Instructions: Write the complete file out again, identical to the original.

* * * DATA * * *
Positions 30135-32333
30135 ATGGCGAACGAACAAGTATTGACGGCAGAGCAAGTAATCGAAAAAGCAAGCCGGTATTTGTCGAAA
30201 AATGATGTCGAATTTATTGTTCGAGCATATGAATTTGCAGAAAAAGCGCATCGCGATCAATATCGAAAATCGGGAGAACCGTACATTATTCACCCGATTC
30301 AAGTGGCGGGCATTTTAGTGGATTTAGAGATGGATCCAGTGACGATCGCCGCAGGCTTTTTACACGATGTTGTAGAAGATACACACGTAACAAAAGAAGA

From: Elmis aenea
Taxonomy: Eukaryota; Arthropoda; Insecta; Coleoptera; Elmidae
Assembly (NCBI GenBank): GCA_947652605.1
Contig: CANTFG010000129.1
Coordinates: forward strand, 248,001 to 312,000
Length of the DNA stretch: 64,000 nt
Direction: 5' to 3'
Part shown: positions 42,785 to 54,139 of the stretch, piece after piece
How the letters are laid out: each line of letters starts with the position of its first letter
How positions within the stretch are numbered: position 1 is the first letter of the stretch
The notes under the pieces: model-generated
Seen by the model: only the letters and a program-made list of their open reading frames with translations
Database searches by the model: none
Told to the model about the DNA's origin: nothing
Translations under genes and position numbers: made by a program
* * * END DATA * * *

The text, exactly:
Positions 30135-32333
30135 ATGGCGAACGAACAAGTATTGACGGCAGAGCAAGTAATCGAAAAAGCAAGCCGGTATTTGTCGAAA
30201 AATGATGTCGAATTTATTGTTCGAGCATATGAATTTGCAGAAAAAGCGCATCGCGATCAATATCGAAAATCGGGAGAACCGTACATTATTCACCCGATTC
30301 AAGTGGCGGGCATTTTAGTGGATTTAGAGATGGATCCAGTGACGATCGCCGCAGGCTTTTTACACGATGTTGTAGAAGATACACACGTAACAAAAGAAGA

From: Elmis aenea
Taxonomy: Eukaryota; Arthropoda; Insecta; Coleoptera; Elmidae
Assembly (NCBI GenBank): GCA_947652605.1
Contig: CANTFG010000129.1
Coordinates: forward strand, 248,001 to 312,000
Length of the DNA stretch: 64,000 nt
Direction: 5' to 3'
Part shown: positions 42,785 to 54,139 of the stretch, piece after piece
How the letters are laid out: each line of letters starts with the position of its first letter
How positions within the stretch are numbered: position 1 is the first letter of the stretch
The notes under the pieces: model-generated
Seen by the model: only the letters and a program-made list of their open reading frames with translations
Database searches by the model: none
Told to the model about the DNA's origin: nothing
Translations under genes and position numbers: made by a program